The Raft of the Medusa is an oil painting of 1818–1819 by the French Romantic painter and lithographer Théodore Géricault (1791–1824). Completed when the artist was 27, the work has become an icon of French Romanticism.
It is an over-life-size painting that depicts a moment from the aftermath of the wreck of the French naval frigate Méduse, which ran aground off the coast of today’s Mauritania on 2 July 1816. On 5 July 1816, at least 147 people were set adrift on a hurriedly constructed raft; all but 15 died in the 13 days before their rescue, and those who survived endured starvation and dehydration and practised cannibalism. Source [WikiPedia]
- Its muse is not myth but history – The Medusa (or Méduse) was a French naval frigate that boasted 40 guns and fought in the Napoleonic Wars of the early 19th century. Remarkably, the ship survived these maritime battles only to crash on a sandbank in 1816 during an attempt to colonize Senegal. A shortage of lifeboats sent sailors scrambling to build a raft. Only 10 of approximately 150 people who boarded the raft lived through this catastrophe. Shortly thereafter, Géricault drew his inspiration from the accounts of two survivors.
- Géricault did exhaustive research before laying brush to canvas – Obsessed with this tragic tale, Géricault not only interviewed and sketched the Medusa crewmates, but also read everything he could find about the harrowing event. He even attended the indictment trial of the ship’s captain, Viscount Hugues Duroy de Chaumareys. Dozens of sketches followed. Géricault experimented with various models and wax figures, studied drowned cadavers at the morgue, and carefully planned how to fill the massive canvas he’d prepared for his masterpiece.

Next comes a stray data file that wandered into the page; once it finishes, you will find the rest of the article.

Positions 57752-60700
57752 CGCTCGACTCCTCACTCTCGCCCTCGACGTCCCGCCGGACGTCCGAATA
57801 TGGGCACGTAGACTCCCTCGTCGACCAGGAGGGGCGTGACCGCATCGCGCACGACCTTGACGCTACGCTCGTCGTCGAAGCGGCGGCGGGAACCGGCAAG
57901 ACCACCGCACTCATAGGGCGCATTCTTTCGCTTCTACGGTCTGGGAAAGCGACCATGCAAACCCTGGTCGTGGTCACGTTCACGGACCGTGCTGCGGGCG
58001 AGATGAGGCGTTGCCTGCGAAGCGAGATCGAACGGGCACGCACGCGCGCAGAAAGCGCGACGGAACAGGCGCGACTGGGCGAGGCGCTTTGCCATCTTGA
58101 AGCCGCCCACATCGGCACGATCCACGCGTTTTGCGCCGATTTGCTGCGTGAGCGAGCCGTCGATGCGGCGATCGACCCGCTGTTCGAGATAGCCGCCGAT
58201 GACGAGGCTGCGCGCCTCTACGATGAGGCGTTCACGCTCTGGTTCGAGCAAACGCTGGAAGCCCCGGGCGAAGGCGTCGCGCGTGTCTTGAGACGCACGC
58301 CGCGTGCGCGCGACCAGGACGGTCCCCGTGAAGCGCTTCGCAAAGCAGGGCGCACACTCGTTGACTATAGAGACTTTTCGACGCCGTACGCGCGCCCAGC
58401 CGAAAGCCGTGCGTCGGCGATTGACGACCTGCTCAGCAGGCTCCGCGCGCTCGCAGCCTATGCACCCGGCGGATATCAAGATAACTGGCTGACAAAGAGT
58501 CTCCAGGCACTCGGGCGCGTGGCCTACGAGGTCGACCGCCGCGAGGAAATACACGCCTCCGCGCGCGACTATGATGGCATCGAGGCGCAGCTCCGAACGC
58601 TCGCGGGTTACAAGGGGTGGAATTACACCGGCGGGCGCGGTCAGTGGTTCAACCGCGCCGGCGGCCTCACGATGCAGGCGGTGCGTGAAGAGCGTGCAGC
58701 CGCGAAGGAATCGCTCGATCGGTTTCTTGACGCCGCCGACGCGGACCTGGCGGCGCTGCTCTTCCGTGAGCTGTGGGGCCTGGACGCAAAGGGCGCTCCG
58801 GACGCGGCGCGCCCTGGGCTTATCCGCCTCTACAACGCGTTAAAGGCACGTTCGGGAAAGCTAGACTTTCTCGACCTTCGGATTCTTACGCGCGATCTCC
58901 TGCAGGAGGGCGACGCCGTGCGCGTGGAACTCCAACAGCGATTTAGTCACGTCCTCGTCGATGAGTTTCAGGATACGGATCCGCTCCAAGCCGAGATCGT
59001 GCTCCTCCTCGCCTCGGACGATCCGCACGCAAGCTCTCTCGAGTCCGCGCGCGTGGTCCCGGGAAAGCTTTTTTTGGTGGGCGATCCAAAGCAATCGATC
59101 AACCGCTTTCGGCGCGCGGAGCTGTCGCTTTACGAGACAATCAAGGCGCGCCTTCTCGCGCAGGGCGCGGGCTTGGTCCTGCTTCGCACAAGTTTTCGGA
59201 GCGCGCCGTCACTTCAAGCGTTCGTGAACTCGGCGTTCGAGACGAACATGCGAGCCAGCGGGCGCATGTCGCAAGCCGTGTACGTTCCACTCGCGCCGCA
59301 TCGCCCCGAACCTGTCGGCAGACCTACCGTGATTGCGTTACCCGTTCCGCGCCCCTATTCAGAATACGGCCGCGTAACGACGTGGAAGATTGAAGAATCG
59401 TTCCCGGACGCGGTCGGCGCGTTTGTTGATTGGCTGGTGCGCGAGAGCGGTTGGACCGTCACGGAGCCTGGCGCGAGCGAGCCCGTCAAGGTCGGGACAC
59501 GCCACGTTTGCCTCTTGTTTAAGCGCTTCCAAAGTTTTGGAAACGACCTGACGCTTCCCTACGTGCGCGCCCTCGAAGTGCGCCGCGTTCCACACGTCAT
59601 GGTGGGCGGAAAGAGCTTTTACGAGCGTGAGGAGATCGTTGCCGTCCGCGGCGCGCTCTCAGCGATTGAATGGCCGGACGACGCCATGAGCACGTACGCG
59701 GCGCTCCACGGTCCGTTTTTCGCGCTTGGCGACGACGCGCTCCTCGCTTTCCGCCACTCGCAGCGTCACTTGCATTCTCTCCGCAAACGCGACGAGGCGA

- It’s bigger than you’d expect – The Raft of the Medusa measures roughly 16 feet by 23.5 feet, making it almost as large as life—the raft itself was 23 feet by 66 feet.
- Géricault even had the raft reconstructed – The carpenter Chaumareys tasked with transforming the doomed Medusainto a raft was employed by the painter to build a true-to-life model in his studio. From there, Géricault used the raft as an eerie model.
- The Raft of the Medusa depicts the latter part of a 13-day journey – There were approximately 150 seamen on the Medusa, and they died quickly and gruesomely. The first night, 20 expired from suicide, fighting, and being washed overboard. By day four, only 67 remained. To staunch their starvation, they turned to cannibalism. On the eighth day, things went from really bad to brutal as the hardier survivors pitched overboard the weak and wounded, still alive but helpless to save themselves. By July 17, 1816, only 15 men remained when a ship called Argus happened upon them, rescuing this surviving 10 percent; five died soon afterward.
- A sign of hope lies on The Raft of the Medusa’s horizon – The men toward the painting’s right side flail to snare the attention of a potential rescue boat so far in the distance it’s easy to miss. Some scholars read this element as representing the vanity of hope, since there’s no way such a distant ship could see their distress signal, while others suggest this wee ship to be Argus, on the verge of rescuing these sailors from the brink of death.
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